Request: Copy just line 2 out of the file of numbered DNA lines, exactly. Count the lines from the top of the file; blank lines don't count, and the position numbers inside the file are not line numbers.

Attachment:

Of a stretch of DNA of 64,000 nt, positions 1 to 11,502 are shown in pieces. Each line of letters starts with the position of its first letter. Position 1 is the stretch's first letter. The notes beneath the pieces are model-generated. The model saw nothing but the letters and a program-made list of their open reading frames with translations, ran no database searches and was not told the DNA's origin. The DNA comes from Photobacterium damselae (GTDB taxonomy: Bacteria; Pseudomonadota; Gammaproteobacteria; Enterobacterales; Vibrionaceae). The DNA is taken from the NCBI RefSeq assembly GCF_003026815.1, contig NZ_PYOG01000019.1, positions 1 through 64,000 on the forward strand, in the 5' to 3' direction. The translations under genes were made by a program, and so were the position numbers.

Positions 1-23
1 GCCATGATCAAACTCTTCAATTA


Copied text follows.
Positions 1-23